I spent an entire week eating fruit from the trees, drinking liquor I stole from a researcher’s basement, and swimming in the fresh, warm, ocean water. During the night, I would fall asleep to the sight of three glowing moons dancing around the sky, and the sight of a fabulous nebula.
You can’t experience that while working a 9 to 5 on a colony world. Even on my worst days, I find myself cured up next to a cold window on an even colder cargo ship, staring out the window at the beautiful stars. A year ago, I was extremely sick and laying down next to a stack of cargo crates. I was throwing up everything I ate, my head has burning up and I thought I was a dead man. When I though I was done for, I looked out the window only to witness one of the most beautiful events to take place in the cosmos.
The cargo ship was using a black hole as a gravity boost to save fuel. Cargo ships will do this sometimes to save money, because the gravity boost helps reserve light-fuel. I overhear a lot of conversations between crewmembers, so I know a lot about what they do. I gazed off out the window and watched as this black hole devoured every particle of light it came across.
Black hole occupied solar systems are extremely off limits, and the only ships allowed in its celestial space are ORA, research, and cargo vessels. It blew my mind to see such a destructive force of nature display such elaborate beauty. I will never forget the way the strings of light wrapped around the dense, compressed void, and danced as if light was praying to darkness.
I knew the moment I saw that, everything was going to be okay. Soon after, one of the crewmembers found me. Instead of yelling at me and throwing me in the brig, they immediately rushed me to the infirmary and fixed me up. The doctor said I was a day away from death.
When the ship docked up, they kindly escorted me off the property with a bag of food and medicine. The universe heard my call for help and saved me. One would be foolish to deny divine intervention during a moment like that. When you take on the life as a Cosmic Drifter, your life will be hard, but the universe will nurture you and care for you like a mother.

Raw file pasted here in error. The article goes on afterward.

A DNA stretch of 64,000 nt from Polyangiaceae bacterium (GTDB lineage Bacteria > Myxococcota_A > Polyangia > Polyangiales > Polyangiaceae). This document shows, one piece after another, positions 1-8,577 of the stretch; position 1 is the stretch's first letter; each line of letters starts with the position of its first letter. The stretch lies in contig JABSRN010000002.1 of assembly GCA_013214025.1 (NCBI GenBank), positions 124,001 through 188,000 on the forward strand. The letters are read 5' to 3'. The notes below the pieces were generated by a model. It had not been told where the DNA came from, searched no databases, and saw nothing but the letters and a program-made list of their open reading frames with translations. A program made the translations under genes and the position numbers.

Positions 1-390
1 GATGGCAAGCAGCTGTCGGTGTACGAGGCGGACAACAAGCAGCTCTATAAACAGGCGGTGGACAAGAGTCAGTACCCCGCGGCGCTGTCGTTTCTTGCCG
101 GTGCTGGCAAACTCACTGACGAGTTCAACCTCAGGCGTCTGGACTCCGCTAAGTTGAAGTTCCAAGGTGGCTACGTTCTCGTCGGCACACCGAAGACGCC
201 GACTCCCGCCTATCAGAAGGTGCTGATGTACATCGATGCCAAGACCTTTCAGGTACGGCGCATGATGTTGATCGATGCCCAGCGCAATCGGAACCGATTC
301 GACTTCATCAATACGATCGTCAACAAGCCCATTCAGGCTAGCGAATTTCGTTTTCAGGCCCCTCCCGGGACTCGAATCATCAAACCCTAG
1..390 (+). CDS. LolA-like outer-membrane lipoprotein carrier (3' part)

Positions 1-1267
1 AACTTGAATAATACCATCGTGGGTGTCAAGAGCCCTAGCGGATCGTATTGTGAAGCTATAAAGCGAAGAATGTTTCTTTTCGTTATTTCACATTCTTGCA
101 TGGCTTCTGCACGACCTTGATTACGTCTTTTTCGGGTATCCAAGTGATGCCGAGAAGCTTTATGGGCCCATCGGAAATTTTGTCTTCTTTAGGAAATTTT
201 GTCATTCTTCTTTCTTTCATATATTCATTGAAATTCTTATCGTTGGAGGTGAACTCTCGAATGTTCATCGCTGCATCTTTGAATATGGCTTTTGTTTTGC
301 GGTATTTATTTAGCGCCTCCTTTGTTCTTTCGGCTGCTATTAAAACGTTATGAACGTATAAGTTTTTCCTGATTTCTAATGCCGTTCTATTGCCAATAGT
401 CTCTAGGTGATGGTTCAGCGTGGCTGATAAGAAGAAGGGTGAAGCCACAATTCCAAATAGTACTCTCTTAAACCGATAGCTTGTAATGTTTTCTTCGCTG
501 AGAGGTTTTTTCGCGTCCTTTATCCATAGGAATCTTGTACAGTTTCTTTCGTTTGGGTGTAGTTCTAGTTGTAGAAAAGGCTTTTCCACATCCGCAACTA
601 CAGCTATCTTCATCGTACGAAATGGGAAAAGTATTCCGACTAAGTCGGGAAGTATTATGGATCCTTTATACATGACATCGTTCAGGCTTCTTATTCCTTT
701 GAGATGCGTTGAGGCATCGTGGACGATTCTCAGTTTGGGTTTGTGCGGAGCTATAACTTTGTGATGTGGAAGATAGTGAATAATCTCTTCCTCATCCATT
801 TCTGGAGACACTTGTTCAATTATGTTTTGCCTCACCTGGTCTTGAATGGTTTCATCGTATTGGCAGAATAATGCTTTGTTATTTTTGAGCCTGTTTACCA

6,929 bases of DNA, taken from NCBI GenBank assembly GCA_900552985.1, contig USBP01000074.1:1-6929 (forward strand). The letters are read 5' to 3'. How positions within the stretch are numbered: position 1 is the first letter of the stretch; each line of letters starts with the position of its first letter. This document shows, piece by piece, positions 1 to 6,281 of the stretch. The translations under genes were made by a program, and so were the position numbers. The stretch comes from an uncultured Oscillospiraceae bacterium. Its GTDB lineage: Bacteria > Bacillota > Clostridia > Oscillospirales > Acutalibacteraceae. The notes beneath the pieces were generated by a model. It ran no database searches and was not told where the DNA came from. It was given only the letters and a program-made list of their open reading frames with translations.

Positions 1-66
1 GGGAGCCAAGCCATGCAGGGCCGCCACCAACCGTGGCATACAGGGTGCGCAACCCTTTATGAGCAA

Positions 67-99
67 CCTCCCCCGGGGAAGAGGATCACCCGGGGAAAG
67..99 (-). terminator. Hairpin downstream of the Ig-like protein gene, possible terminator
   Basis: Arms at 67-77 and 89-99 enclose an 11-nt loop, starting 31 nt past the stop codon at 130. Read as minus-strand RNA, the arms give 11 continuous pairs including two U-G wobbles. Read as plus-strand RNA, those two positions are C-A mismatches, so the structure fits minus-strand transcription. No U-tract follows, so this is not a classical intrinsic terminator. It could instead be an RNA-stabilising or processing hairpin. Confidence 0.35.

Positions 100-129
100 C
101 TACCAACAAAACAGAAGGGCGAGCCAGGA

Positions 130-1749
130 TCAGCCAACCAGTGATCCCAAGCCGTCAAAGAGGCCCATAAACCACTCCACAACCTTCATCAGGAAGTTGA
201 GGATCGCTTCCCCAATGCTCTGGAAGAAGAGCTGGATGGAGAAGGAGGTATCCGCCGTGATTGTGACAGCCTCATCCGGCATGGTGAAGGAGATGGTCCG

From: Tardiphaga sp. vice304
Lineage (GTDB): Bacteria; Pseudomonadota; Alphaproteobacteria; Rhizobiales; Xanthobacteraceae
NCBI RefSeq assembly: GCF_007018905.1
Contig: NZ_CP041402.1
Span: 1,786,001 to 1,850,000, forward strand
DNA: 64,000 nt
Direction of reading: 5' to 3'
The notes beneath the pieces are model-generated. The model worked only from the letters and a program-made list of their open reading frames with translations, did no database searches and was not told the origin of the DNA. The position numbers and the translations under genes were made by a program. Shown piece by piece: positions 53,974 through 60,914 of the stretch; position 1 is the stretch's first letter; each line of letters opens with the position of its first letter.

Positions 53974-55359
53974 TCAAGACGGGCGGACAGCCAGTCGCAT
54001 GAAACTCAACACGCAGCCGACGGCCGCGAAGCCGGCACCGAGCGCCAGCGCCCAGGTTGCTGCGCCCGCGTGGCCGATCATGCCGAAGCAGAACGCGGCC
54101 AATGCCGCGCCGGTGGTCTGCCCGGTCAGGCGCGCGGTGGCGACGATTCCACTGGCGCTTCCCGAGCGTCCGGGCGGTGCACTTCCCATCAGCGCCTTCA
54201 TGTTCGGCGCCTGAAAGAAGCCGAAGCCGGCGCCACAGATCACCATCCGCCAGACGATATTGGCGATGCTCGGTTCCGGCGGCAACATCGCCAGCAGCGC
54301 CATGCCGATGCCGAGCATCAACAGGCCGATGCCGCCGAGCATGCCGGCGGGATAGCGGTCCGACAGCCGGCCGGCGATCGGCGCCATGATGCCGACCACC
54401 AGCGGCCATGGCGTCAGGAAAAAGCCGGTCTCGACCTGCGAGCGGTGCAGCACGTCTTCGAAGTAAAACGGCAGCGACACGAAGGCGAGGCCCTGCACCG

You will experience stressful times and agonizing hardships, but you will be rewarded with unforgettable beauty and fruitful days. Where am I headed now? Well, I overheard a worker say something about MS1106, so I would assume that is our destination.
I’ve been to that system a few times. There’s a dusty planet with a really cool trade station, so I’ll probably find myself traveling there. For anyone reading this note, I hope I was able to open your heart to the truth about Cosmic Drifters. Some say we are a mysterious group or a dangerous cult, but in reality we are just kind people who give our life to the stars in the sky.
Please be kind to us, for we are children of the cosmos. If you are kind to her children, she will reward you. This letter may find its way across the galaxy, or may wind up buried in an empty desert, but whatever happens was meant to happen. The pen is almost out of ink now, so that is my sign to end the note. Good luck out there, and may the stars shine in your favor.